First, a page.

Great to see the old forums living on in this new form. Did not post much but lurked a lot in the old days.
Quick question. Is this where we will post our latest acquisitions or should we start a new Cold Hyrkanian Steel thread here? I just wish that I would have saved some pictures of the great weapons that were in the old thread.
Good to see you back, Scott! Yeah, go ahead and start a "sword porn" thread. That'd be cool!
Gold is for the mistress -- silver for the maid --
Copper for the craftsman cunning at his trade.
"Good!" cried the Baron, sitting in his hall,
"But iron, cold iron, is the master of them all."
~ Rudyard Kipling ~
This reminds me...there is some difference between "cold iron" and just "iron", in some cultures. In some ancient tales a witch, for example, could only be killed with COLD iron, as opposed to any kind of iron. And the "cold iron" was prepared in some certain way. Something in the making process makes iron "cold", but I can't remember what it is. Anyone for more insight?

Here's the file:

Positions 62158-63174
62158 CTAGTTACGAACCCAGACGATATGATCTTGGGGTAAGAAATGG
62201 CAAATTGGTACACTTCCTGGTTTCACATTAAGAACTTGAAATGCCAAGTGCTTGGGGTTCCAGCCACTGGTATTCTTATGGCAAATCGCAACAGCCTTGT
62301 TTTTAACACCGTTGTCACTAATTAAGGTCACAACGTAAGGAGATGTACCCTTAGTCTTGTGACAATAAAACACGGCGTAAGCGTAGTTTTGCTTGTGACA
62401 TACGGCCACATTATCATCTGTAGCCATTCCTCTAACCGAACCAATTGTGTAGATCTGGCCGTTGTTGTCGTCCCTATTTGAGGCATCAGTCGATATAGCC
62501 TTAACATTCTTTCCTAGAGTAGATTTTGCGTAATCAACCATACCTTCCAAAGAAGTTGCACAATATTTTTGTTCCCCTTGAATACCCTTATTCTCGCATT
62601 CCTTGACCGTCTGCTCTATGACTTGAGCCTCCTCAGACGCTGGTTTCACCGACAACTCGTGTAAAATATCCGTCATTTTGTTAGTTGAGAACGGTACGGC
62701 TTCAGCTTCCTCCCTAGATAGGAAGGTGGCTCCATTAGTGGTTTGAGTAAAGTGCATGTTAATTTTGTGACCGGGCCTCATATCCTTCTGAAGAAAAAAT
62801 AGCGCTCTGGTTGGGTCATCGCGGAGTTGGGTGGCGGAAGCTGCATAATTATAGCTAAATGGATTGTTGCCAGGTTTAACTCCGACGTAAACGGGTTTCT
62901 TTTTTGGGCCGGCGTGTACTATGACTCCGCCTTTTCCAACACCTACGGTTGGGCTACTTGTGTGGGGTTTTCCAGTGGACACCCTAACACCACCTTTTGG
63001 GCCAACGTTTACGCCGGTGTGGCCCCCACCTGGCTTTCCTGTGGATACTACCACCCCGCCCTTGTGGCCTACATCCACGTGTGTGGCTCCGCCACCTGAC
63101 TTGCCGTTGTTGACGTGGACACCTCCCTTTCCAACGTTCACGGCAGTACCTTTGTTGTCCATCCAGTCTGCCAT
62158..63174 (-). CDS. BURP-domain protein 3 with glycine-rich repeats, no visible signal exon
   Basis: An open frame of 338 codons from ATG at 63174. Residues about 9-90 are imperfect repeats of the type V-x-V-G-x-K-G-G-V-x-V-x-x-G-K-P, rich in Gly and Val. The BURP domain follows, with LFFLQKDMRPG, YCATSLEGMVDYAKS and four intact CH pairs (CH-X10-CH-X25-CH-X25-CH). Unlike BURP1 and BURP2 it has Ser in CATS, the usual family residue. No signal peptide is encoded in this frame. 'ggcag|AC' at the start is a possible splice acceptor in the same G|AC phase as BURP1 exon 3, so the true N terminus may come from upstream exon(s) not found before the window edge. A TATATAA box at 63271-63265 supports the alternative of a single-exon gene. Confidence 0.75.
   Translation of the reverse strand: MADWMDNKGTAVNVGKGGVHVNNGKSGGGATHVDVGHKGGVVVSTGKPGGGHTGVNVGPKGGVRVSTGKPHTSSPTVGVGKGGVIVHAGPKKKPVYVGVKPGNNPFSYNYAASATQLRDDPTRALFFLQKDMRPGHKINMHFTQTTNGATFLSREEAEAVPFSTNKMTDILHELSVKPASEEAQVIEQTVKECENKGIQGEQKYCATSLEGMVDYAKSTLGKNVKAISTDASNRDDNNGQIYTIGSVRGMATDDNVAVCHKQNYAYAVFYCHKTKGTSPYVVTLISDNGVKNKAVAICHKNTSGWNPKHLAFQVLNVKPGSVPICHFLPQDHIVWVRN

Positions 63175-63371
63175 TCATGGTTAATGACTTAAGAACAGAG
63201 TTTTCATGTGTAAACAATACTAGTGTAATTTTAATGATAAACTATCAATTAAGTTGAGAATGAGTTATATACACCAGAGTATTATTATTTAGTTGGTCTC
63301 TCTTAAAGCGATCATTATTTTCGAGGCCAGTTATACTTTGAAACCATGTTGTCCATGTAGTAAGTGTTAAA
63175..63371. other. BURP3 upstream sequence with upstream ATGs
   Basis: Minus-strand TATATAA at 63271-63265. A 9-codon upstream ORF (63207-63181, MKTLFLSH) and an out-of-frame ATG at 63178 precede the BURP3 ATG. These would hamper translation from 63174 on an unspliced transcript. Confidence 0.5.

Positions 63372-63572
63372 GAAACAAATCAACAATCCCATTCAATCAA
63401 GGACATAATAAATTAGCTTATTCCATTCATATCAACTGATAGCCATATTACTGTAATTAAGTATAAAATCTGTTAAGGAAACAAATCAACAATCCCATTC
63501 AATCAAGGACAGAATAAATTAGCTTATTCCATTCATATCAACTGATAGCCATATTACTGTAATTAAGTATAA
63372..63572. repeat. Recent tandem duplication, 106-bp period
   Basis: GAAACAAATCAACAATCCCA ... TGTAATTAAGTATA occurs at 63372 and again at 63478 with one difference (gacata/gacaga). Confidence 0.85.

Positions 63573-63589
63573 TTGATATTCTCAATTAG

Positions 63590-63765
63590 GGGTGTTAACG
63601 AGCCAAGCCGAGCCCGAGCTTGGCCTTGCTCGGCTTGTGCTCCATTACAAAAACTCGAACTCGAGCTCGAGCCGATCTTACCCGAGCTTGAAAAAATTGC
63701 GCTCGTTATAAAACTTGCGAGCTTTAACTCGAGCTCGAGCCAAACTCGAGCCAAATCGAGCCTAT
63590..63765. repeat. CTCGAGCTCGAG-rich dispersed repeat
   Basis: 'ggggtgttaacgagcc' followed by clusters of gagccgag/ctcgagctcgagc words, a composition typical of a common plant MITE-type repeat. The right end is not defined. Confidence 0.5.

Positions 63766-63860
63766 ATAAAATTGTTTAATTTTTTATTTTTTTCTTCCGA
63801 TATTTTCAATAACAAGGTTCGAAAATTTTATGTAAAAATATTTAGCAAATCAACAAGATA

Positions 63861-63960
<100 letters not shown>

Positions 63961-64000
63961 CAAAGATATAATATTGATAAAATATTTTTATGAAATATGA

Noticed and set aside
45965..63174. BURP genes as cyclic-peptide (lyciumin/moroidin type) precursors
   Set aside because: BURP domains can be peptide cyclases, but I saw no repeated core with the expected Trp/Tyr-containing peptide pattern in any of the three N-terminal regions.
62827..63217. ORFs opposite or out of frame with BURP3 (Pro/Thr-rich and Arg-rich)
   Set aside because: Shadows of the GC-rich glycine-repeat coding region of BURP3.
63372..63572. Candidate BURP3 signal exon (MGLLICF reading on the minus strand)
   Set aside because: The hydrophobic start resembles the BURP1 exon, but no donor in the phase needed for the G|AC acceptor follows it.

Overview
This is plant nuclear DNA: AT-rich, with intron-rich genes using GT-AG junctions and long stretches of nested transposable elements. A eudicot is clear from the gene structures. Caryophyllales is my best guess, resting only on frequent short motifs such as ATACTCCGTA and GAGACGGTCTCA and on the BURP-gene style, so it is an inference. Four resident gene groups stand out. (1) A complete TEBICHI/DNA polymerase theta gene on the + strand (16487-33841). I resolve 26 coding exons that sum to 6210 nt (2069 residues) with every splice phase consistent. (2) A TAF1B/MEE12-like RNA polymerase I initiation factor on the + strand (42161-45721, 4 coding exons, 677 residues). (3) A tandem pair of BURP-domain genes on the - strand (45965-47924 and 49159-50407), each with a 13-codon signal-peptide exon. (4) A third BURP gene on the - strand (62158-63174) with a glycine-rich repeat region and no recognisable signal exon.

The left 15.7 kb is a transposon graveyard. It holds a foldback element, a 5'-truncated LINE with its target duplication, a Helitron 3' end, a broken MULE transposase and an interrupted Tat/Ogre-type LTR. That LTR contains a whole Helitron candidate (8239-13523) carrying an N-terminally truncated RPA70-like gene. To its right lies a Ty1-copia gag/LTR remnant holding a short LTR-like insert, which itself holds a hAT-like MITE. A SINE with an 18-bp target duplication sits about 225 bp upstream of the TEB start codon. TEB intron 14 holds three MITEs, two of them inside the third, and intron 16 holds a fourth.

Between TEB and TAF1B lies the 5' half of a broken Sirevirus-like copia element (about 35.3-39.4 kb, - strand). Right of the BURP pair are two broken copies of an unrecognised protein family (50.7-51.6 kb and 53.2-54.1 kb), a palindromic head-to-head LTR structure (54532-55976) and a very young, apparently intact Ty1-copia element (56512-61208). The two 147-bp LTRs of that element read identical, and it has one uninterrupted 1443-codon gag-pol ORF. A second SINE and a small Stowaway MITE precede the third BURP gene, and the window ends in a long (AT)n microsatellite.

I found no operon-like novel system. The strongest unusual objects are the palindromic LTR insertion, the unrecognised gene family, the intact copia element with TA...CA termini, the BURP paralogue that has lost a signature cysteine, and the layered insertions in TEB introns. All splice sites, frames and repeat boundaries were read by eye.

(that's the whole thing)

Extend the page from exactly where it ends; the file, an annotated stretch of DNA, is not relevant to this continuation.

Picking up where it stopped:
About 10yrs ago, I bought a puuko knife imported by Atlanta Cutlery for my uncle who was a major elk/deer hunter at the time. He loved it. Anyway, the puukko is a Finnish/Saami knife, but the hilt and blade style are almost exactly like the the Yakut knives above. A lot of cultural continuity across the Far North.
A video on the "Ulfbehrt" swords of the 9th century:
You may notice NOVA keeps referring to the Ulfbehrts as "Viking swords". I see this all the time and it just is not accurate. There is no evidence at all that "Ulfbehrt" and those who glommed onto the brand were Scandinavian. Evidence points to the same region where Solingen is today, which was making excellent swords during Roman times. In fact, there was an embargo (starting with Charlemagne) AGAINST shipping Frankish swords TO Scandinavia. If "Viking smiths" were cranking out wonder-weapons, the flow would've been the other way.
Not saying that there weren't fine Scando smiths, because some were. The fact remains that Vikings preferred Frankish swords. Saying the Ulfberhts are "Viking swords" is no better than saying Jaeger rifles are "American" because some Americans owned them.